The Business of Conservation

Feb 21, 2020 | Conservation

On 25 November 2014, Paul Tudor Jones II delivered the second Andrew Carnegie Lecture at the University of Glasgow. His remarks focus on solutions, which are as valid today as they were five years ago.

Every year, 12 million hectares of land are lost to drought and desertification at the breathtaking rate of 23 hectares per minute.

The list of species to have gone extinct in just the past 10 years includes the golden toad of Costa Rica, the Baiji dolphin of the Yangtze River, the Pyrenean ibex of Spain and the West African black rhino. According to [the International Union for Conservation of Nature], more than 17,000 species on this earth are endangered. That includes 21% of all known mammals, 30% of all known amphibians, 12% of all known birds and 28% of all known reptiles.

For over a century, we have had hundreds of thousands of people from all walks of life actively engaged in the conservation movement—scientists, naturalists, government officials, philanthropists and a multitude of passionate and committed individuals, many of whom go to heroic lengths.

But there is one group of people that has been conspicuously absent from much of our conservation, a group that we need now, and that is investors.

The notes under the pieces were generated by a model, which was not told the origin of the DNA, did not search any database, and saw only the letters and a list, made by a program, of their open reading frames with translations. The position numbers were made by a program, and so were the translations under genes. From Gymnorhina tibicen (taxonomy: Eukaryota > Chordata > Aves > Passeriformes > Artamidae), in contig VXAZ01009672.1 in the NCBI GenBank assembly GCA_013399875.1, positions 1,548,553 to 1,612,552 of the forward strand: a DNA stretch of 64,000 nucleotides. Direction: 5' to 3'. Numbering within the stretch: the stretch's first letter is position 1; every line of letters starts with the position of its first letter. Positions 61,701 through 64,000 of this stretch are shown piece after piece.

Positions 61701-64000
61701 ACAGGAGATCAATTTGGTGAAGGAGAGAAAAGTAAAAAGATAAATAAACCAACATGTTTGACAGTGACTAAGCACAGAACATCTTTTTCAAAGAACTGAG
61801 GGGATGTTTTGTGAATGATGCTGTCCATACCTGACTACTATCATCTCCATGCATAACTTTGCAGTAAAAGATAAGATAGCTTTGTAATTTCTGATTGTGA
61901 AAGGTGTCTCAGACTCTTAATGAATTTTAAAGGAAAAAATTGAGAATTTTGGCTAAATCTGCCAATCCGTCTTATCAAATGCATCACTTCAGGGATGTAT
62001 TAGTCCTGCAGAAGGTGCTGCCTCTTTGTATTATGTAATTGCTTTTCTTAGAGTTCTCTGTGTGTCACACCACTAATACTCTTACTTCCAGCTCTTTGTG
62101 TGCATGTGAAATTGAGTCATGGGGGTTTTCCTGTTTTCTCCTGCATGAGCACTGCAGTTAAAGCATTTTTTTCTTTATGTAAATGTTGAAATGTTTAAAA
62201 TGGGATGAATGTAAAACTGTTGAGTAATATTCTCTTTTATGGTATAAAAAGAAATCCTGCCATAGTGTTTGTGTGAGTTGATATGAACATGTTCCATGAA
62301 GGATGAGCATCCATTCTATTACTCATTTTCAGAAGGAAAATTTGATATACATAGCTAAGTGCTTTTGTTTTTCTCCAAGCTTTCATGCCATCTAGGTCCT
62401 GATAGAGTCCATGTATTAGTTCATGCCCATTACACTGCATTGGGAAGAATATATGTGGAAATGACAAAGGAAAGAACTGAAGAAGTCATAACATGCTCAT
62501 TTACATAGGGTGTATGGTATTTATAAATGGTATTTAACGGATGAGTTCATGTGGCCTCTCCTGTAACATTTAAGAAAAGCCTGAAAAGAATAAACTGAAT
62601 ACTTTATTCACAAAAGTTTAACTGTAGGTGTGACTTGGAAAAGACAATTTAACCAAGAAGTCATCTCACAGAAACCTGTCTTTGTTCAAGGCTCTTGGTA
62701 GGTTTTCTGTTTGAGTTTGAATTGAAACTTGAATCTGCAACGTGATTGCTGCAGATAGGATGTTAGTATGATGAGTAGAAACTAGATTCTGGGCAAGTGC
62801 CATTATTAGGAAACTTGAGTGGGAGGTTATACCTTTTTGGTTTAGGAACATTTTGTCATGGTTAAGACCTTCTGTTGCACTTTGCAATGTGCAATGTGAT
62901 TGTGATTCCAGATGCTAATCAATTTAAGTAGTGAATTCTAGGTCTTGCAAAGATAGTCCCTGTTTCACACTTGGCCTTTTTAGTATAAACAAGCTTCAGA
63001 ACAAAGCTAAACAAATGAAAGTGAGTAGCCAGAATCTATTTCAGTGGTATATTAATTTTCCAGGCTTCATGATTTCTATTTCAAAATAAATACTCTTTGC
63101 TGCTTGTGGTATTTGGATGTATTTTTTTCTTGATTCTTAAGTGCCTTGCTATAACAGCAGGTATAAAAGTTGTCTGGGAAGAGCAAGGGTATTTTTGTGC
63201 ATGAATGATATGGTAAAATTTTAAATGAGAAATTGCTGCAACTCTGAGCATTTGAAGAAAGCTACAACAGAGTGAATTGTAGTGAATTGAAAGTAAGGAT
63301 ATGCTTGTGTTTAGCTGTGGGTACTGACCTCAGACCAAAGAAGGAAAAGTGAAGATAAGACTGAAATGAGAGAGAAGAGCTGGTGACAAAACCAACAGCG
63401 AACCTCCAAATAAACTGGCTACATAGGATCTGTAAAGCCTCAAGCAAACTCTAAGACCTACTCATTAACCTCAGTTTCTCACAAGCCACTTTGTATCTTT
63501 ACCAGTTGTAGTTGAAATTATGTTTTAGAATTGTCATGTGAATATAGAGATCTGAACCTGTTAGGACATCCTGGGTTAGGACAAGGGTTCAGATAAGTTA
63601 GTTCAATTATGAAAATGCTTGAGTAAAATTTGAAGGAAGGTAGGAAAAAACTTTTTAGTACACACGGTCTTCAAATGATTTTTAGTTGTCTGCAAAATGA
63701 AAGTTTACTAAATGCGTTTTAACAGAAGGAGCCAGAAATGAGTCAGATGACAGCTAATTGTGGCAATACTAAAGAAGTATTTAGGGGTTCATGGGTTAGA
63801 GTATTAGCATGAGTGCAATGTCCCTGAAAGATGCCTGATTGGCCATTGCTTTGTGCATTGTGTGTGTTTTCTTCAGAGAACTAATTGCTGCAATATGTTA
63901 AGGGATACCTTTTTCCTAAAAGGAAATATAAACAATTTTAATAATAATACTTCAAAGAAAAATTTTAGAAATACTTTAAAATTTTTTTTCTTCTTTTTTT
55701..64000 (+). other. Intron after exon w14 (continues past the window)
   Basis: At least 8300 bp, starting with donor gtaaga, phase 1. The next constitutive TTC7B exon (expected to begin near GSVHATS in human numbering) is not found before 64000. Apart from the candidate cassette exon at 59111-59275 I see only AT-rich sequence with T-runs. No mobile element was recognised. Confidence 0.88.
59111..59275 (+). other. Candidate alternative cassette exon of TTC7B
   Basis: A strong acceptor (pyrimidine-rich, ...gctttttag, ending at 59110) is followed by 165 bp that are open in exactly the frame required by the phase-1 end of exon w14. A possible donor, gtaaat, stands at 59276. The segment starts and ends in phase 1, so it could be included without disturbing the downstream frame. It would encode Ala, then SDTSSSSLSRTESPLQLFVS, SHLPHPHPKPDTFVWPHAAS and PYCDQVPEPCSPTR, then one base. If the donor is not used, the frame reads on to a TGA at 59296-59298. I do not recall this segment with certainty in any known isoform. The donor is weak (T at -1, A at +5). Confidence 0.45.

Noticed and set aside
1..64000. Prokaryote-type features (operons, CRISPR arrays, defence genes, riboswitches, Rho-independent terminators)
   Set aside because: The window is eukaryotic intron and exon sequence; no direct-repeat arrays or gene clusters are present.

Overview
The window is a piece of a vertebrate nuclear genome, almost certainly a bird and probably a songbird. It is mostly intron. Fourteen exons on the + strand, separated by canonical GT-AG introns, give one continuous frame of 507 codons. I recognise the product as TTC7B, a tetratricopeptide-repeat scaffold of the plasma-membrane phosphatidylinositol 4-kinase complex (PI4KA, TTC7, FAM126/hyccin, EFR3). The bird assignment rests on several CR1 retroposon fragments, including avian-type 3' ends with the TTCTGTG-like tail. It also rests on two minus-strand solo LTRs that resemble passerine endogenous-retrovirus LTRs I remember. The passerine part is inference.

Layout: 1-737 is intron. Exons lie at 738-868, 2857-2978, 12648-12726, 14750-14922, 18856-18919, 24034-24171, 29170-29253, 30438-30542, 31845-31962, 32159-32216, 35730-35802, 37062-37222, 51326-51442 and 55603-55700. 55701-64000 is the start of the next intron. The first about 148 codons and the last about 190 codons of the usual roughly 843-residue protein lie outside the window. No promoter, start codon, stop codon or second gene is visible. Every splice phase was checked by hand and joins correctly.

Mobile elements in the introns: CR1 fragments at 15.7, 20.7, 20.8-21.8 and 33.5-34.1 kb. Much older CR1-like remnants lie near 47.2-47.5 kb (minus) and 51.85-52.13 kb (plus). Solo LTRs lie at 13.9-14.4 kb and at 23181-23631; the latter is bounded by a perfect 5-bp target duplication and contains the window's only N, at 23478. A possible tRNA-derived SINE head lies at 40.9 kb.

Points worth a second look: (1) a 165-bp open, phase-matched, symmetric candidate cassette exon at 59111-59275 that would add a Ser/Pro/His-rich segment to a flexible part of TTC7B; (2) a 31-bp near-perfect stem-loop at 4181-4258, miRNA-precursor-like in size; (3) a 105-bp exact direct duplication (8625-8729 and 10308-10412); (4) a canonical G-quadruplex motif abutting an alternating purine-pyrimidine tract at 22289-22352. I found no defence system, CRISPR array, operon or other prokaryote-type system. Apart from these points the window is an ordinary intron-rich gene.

Paul explained that we need to be open to involving investors in the conservation movement for two reasons. First, the movement needs money. Second, the investors have it. In a joint study commissioned by Credit Suisse and the World Wildlife Fund it was documented that:

  1. Private conservation funding worldwide needs to be $200 billion to $300 billion per year, which is 20 to 30 times more money per year than it’s currently getting.
  2. That number, while sounding enormous, is very achievable, as it corresponds to about 1% of total private sector annual investments globally.

Paul went on to make some very compelling arguments and outlined so practical solutions…..

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